Star Wars The Bad Batch Aftermath Review

This review contains spoilers for the first episode of Star Wars: The Bad Batch.

“We’re more deviant than defective,” remarks one of the members of the five-soldier clone squad known as the Bad Batch. Their differences have rendered them outcasts, but it has also afforded them experiences not granted to the “reg” clone soldiers. After their debut in the final season of Star Wars: The Clone Wars, the Bad Batch, clones with mutated and enhanced “defects” that deem them battlefield-worthy against the Separatist droid army, are back for the 70-minute premiere episode “Aftermath” on Disney+, now streaming to kick off the new animated series Star Wars: The Bad Batch. After The Clone Wars concluded on the image of the Republic cog symbol on a fallen clone’s helmet, it is appropriate that the followup to Clone Wars focused on clones who were never quite the cogs of Republic-mandated ideals facing the aftermath of a soul-consuming war.

The leader Hunter, the brute Wrecker, the nerdy Tech, the cold sharpshooter Crosshairs, and the newly inducted Echo all are united by their pariah status and vocal performance by longtime clones voice actor Dee Bradley Baker, who flexes his knack for accentuating individuality among the clones while unifying them to a voice type. Their debut is a thankful upgrade from their potential-filled but woefully under-fleshed-out debut in Clone Wars, with the first episode here rounding out their dynamic and their relationship with the Republic structure.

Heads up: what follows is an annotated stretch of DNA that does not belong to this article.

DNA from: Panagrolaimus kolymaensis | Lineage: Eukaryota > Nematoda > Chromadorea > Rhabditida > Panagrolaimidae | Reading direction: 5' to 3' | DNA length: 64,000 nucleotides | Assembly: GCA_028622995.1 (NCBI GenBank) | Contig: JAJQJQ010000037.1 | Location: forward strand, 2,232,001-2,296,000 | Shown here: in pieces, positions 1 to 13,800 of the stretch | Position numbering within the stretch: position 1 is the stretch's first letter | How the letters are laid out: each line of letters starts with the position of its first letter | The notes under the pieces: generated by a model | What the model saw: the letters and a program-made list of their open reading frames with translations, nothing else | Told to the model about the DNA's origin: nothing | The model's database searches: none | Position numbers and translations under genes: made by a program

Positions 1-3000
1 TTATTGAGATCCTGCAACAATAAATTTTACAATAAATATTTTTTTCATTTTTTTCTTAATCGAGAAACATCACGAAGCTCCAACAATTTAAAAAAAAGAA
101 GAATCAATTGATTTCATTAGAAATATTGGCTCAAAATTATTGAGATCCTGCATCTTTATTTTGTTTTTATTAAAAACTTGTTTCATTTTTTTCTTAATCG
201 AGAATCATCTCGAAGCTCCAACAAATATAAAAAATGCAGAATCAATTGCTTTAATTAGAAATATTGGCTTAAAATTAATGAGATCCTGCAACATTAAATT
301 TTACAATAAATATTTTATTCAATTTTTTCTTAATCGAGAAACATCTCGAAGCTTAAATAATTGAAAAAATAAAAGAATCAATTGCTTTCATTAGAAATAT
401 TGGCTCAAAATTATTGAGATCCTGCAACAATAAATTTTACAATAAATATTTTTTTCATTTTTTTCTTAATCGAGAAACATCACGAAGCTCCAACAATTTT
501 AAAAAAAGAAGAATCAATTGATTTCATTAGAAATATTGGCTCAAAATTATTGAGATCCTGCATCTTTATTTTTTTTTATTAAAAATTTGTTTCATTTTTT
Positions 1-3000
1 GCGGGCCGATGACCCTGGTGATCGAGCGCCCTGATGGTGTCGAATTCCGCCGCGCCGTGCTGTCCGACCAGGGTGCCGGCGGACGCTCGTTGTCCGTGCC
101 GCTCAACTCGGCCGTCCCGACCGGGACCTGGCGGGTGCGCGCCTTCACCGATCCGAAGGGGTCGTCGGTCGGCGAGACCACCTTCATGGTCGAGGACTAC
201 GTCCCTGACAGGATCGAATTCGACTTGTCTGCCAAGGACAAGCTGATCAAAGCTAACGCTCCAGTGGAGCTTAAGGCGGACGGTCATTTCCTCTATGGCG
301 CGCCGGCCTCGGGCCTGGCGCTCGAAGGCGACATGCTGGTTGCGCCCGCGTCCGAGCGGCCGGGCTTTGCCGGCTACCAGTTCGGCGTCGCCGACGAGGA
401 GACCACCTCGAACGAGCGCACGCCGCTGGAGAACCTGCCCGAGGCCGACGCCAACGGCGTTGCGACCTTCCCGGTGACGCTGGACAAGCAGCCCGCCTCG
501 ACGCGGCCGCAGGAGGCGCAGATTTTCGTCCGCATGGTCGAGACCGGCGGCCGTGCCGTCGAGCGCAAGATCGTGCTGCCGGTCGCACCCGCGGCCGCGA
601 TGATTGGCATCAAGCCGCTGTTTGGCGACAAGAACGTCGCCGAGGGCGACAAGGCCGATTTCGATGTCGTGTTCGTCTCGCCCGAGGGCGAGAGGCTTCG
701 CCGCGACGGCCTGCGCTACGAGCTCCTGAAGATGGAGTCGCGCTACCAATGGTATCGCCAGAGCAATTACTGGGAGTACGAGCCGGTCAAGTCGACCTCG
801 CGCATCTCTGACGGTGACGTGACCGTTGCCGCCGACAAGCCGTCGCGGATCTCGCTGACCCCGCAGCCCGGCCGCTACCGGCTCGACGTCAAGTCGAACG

All five are now processing the disintegration of their familiar structure. The confusion begins during a Republic mission on Kaller against the Separatists. The war seems to be ending with news of Obi-Wan Kenobi ambushing General Grievous. But without warning, the “reg” clone troopers (also Dee Bradley Baker) execute their Jedi commander Depa Billaba (Archie Panjabi, whose showcases no-nonsense mentor chops in a short amount of time), forcing her aggrieved Padawan to flee. Hunter pursues the poor Jedi student, but it’s complicated by Crosshair’s out-of-left-field determination to execute the Jedi child in the name of Order 66, an order that does not register to the rest of the Bad Batch.

Fight scenes are a strong suit for directors Steward Lee, Saul Ruiz, and Nathaniel Villanueva, but the emotional drama does not hit as well here, mainly because the most emotional moments feel front-loaded and rushed. “Aftermath” opens with a shocking sequence more suited as a third-act episodic conclusion than an opener: the execution of Depa and the fleeing of her Padawan Caleb Dume (Freddie Prinze Jr.), who will survive to become a Star Wars Rebels protagonist.